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Dubai and Abu Dhabi have turned up the notch for corporate business and the banking sector. Our service levels in Dubai have increased with the growth and development of hotels and businesses. Abu Dhabi will be the next Dubai. — Nadeem Ajaib, CEO of Icona Global
Emerging chauffeured markets in nations without established chauffeured transportation industries carry two benefits: 1) They open up opportunities for U.S. operations willing to do the legwork and research to set up affiliates; 2) As those emerging economies prosper, businesspeople travel abroad, generating more frequent farm-in work for U.S. operations.
With the effects of the global recession mostly receded, global economic activity is expected to accelerate 3.9% in 2015 compared to 3.6% in 2014, according to the International Monetary Fund. Meanwhile, the Global Business Travel Association
projects U.S. international outbound spending, which fell 0.8% in 2012 and 1.8% in 2013, appears to have “bottomed,” and headed up along the curve of a cyclical trough. The GBTA report suggests the recovery is tied to economic stabilization in the European Union, and forecasts a 7.1% increase in international outbound volume for 2014.
However, the ground transportation industry is awash in inventory amid high competition — the perfect storm for what GBTA forecasts as a flat year for pricing just about everywhere except Latin America (2% hikes are seen). Expect much of the same with car rentals.
As part of the annual international issue, LCT provides anecdotal glimpses of chauffeured trends from operators in various global markets:China
The Global Business Travel Association projects China’s total business travel spending to grow 15.9% in 2014 to $262 billion and another 18% in 2015. After a few years of tepid growth, China’s international outbound (IOB) travel is beginning to improve. GBTA expects IOB spending in China to grow 16% in 2014 and an additional 19% in 2015 to $13.4 billion. Global business travel spend is expected to reach a record $1.18 trillion in 2014, with nearly 40% coming from Asia Pacific. As previously forecasted, China is expected to overtake the U.S. as the No. 1 business travel market in the world. Given projected growth in business travel in the two markets, China likely will surpass the U.S. in spending by 2016.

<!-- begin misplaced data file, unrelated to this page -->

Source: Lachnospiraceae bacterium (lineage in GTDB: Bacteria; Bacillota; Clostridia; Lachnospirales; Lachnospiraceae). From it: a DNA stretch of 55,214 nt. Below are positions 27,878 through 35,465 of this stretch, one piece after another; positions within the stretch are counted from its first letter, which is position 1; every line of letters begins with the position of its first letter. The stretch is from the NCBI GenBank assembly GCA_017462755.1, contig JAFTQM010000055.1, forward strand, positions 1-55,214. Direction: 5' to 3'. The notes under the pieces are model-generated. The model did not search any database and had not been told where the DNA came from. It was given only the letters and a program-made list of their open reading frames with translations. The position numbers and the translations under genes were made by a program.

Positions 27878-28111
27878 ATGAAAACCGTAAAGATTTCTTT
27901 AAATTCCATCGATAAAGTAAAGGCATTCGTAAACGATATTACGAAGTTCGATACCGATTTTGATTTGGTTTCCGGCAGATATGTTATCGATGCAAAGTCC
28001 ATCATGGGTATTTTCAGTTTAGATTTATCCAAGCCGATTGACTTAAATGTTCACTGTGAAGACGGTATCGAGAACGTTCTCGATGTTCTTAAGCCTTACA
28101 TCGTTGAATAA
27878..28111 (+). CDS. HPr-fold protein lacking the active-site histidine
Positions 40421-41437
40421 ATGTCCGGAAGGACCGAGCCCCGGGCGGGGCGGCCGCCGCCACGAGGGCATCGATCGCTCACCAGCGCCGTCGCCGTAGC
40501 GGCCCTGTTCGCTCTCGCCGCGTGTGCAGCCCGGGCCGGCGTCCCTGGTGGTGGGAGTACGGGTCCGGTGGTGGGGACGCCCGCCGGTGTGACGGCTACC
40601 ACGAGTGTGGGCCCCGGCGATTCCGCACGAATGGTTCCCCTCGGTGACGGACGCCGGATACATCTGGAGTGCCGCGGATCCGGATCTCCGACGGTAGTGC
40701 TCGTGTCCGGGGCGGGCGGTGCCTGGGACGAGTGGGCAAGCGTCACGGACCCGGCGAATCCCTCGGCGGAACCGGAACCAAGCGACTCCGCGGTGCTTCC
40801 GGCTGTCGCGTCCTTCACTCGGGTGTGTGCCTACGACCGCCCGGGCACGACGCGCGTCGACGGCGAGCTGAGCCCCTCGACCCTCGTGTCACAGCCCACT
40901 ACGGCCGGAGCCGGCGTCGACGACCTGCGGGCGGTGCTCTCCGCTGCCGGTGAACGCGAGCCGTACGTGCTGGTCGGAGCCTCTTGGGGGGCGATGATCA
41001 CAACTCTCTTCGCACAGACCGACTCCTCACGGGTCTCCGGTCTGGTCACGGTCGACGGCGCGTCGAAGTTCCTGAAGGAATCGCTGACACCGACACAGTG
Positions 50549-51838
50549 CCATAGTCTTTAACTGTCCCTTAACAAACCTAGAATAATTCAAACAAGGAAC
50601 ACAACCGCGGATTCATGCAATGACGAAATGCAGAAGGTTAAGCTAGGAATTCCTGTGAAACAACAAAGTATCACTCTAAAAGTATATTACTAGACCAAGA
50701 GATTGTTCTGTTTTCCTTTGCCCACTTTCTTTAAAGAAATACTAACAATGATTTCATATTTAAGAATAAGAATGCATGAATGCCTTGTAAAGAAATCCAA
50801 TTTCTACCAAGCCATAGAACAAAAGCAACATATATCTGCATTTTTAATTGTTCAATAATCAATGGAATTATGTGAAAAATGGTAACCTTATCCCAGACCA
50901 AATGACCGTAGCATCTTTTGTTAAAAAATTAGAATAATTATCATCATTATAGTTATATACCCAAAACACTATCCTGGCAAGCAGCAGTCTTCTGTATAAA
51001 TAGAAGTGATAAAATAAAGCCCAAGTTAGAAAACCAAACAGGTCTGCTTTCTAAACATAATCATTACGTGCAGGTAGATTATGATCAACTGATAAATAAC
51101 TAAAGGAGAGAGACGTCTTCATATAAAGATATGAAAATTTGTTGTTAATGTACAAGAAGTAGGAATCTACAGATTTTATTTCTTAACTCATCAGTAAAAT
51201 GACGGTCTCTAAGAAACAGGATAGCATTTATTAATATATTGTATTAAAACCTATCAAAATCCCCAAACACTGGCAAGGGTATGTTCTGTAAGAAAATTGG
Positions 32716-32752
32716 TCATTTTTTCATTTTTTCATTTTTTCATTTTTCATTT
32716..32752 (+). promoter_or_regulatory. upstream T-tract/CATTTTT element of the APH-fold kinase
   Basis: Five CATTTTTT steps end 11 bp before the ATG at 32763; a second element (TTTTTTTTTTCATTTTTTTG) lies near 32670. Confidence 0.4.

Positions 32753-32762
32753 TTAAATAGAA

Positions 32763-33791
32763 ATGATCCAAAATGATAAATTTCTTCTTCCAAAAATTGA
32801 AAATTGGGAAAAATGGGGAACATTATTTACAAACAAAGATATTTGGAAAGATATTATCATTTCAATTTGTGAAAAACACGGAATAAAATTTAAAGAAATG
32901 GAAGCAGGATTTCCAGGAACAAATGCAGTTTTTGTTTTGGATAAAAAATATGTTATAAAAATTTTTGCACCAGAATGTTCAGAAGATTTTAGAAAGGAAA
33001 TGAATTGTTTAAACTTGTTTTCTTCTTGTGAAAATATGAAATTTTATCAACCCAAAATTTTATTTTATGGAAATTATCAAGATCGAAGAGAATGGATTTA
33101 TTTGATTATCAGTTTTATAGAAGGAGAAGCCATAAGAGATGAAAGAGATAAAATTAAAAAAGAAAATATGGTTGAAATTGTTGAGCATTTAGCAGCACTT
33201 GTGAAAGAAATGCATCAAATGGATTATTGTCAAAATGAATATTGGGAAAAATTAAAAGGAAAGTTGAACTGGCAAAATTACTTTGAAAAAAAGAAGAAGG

Henry Yao of Beijing Limo.
For the chauffeured outlook, LCT checked in with Henry Yao, CEO of Beijing Limo
, and Roger Ge, co-chairman of the Chinese International Car Rental Exchange & Association and general manager of RongYi Information Technology Inc.
Exact chauffeured vehicle numbers for China are unavailable because limousines are listed with taxis, and China so far does not have a limousine trade group that can compile and provide reliable statistics. Overall, the Chinese market divides 70% business/corporate versus 30% leisure.
The chauffeured market spans several key niches, including professional companies that provide chauffeured services, private chauffeured services, hotels with chauffeured services, and chauffeured alliances in certain areas, Geng says. “During the last five years, our service has become more professional and some drivers can even speak English. We also have more standard prices.”
Yao and Ge both said chauffeured service has not yet penetrated the Chinese middle class.
“Traditionally, the middle class here rarely uses limousine service except for weddings,” Yao says. “They use taxi a lot for airport transfers. Prom is not a tradition here so there’s no demand. However, apps similar to Uber appeared last year and are getting popular among white collar [clientele].”
Yao reports that chauffeurs better understand client expectations, and as a result, service quality has improved. But the industry still experiences growing pains, with potential to raise standards, he says. Geng says U.S. limousine companies can help Chinese ones by sharing their service methods and standards, so operators can enhance their professionalism.
For vehicles, an extended wheelbase version of the Audi A6L has gained in popularity, as it is the first luxury sedan made in China and only available there.
As part of the widely reported crackdown on corruption by the Chinese government, most government officials and executives at state-owned enterprises will lose their government-issued vehicles, since the vehicles are driven for legitimate business only one-third of the time, Yao says. That means most vehicles are used for private purposes at taxpayer expense. To reduce costs, the government plans to instead subsidize taxi and chauffeured sedan services for government officials, which already is benefitting the limousine industry, he says.
U.S. companies that want set up affiliates in China should get referrals from companies that have longstanding relationships with their partners there. Foreign limo and taxi companies are forbidden from setting up local operations in major Chinese cities, but car rental companies owned by non-Chinese firms are allowed.